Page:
Sunday, February 12, 2012

Story Fiction verus Sourcebook Fiction

As I am writing this, I have two more Battlecorps stories being looked over by the writer's workshop, so I have a few days to concentrate on some assigned sourcebook writing I am doing for an upcoming project.

My first sourcebook writing was a couple of entries in the TRO: Prototypes, and apparently I didn’t do too badly. I can’t go into any detail about what I’m writing about, but I will drone on about the challenge of writing sourcebook fiction.

Battletech has two types of fiction: Story and sourcebook. Story fiction is just that, stories set in the universe. Sourcebook fiction on the other hand, is fiction that’s written as if it is a document from that period of time. News articles, excepts from books, transcripts, all designed to give the reader that they’re reading history, not fiction. It’s adding color to the universe.

I find there are two sorts of sourcebook fiction that I call textbook (main text) and color (Sidebars).
Textbook is exactly what it sounds like: the fiction reads as if it’s from a textbook – who, what, where, why and how. It sketches out the big picture, Unit A&B attacked here, Units C&D retreated, Unit E panicked and popped a nuke over A city. Enough information to give the reader an understanding of what’s going on. Usually, the textbook is the main text of the product. It can be bias, but its normally subtle compared to the sidebars.

Color (Sidebar) are the small articles next to the main text that are usually short and done in a completely different style from the rest of the text. It can be something like a letter, part of a radio conversation, a news item, or an except from an article or book. The sidebar can be slanted to reflect the character writer’s viewpoint, or can show that maybe the main text isn’t quite right (Unit E didn’t panic and popped the nuke – they were ordered to by the senior CO) They supply ‘color’ to the product.

Most of what I’ve been assigned to write fits into the main text category, and it’s a challenge. It takes a different sort of mindset to write sourcebook fiction.

First, I have a set word limit for the section I’m doing. With story fiction, I can be over by three or hundred words over my target word count, as an extra page isn’t a big deal. However, I can’t do that with sourcebook fiction, as there is a set page limit for the product, and it cannot go over that page count. This is a multi-author product, and if each section is over its word count by one hundred words, less by a quarter of a page, the product will be more than half a dozen pages over its target, which means it becomes more expensive to produce. Make no mistake: these products are budgeted for so many pages and anything over that throws things out of whack and brings the Wrath of Herb down on those who caused the problem.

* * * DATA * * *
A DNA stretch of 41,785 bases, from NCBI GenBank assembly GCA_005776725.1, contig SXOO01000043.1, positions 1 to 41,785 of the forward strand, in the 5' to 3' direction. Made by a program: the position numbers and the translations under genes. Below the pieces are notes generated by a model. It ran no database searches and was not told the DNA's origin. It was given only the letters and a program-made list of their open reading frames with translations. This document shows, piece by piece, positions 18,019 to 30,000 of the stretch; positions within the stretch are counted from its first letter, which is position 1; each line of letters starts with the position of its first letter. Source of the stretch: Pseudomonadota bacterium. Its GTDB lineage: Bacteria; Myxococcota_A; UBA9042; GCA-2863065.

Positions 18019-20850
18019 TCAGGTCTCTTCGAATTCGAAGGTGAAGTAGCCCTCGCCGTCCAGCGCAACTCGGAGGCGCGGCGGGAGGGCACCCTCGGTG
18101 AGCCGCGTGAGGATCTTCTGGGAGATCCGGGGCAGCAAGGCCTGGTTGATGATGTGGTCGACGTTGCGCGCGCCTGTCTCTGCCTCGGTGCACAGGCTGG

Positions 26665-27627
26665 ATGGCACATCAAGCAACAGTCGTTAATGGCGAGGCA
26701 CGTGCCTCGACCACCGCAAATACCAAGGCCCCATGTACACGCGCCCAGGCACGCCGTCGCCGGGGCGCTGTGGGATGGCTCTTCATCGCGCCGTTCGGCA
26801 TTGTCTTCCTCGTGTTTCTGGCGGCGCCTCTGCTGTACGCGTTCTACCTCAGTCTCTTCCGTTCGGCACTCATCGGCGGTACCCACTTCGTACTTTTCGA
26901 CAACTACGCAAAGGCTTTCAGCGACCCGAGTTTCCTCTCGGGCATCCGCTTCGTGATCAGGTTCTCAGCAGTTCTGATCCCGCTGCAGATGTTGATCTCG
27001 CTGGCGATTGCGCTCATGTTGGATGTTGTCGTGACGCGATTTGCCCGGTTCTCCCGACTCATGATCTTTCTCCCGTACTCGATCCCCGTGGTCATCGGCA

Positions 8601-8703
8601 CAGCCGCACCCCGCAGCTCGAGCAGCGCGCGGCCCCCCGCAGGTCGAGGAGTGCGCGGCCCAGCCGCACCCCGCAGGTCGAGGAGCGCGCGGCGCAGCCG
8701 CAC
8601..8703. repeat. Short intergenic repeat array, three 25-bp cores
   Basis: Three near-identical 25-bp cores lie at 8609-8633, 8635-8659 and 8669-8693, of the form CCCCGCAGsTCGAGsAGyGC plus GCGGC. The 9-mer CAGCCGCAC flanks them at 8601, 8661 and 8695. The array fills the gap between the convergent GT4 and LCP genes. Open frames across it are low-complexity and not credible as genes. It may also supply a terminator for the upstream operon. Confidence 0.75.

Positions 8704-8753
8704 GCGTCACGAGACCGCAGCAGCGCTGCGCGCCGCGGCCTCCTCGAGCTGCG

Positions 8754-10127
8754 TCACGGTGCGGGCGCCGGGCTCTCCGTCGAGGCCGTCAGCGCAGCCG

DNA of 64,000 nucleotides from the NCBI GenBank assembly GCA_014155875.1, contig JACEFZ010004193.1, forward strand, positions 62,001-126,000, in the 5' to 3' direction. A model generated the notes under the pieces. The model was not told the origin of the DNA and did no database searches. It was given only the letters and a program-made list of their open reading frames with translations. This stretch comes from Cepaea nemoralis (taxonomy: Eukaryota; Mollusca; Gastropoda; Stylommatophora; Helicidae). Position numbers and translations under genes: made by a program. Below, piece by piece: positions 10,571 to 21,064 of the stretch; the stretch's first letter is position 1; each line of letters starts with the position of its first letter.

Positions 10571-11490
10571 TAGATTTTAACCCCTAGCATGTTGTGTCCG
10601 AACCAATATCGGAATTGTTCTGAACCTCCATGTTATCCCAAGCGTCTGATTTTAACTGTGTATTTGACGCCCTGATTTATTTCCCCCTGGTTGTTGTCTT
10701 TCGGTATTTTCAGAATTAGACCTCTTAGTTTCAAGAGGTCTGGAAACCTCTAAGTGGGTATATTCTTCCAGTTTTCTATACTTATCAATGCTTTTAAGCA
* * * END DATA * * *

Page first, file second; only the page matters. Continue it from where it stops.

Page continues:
Second, inside the word limit, I have to include the important information that section is suppose to have. Its informational writing, even though the information is fictional. That means the style and tone is different from story fiction – third person, omnipresent if its from a textbook, more personal if it’s a sidebar.

Third, the level of detail is different. My fictional stories are centered around a small group of characters and is at "Grunt-eye" level. They’re pulling the triggers and getting killed. But sourcebook fiction is centered far above the grunt’s perspective. Instead of company-level, the action is described at RCT, war front-level action, along the lines of, "Unit X landed on Planet Mongo 23 September where they fought Unit ABC, pushing them off the planet by 5 October."

Fourth and last, I have a deadline. With Battlecorps stories, I can take six months to work on a story. Sourcebooks have a deadline, in this case, March. 11,000 - 12,000 words in several different sections. It's a challenge, one I want to take on. That means most of my efforts are geared toward working things out.

Once the product comes out, I'll point out what I wrote and why. But for now, I have to get back to work!!



  1. Hi! Although your examples ("Unit X landed on Planet Mongo 23 September where they fought Unit ABC, pushing them off the planet by 5 October") suit the point you're making about scope and point of view, I just wanted to add that it is possible to spend too many pages sticking too narrowly and shallowly (Brush Wars, War of 3039, FedCom Civil War SB) to those particular examples, and that 'textbook' fiction often addresses other topics (motivation, political climate, and the personal experience of key individuals) as well.

    The main thrust of your post, the actual writing constraints, make sense; I wonder if underwriting is ever a problem, or if that's easier for layout to make up for by inserting art.

  2. I conceeded that part of it, but the main text of a source is like a textbook -- the details at a certain level. The sidebars add color to the main text.

    I have no experence with underwriting my sections -- they sections I overwrote the first draft, then went back to cutting to 1600 words.....B-)

    Thanks for reading!


  3. Curious - when writing these, how much background information is given to you? How much leeway do you have in making up the history?

  4. Depends on the product -- for TRO:Prototypes, I had some facts that had to be included in the write-up, the original XTRO entry as a basis, and word limit. As long as I stayed inside the framework of those three things, I had complete freedom. For another, I was given a unit name, and complete freedom to write up their background. A small piece in another product gave me complete freedom, based on an a pitch to Herb.

    So, it depends -- I have freedom, as long as I don't go outside the box.....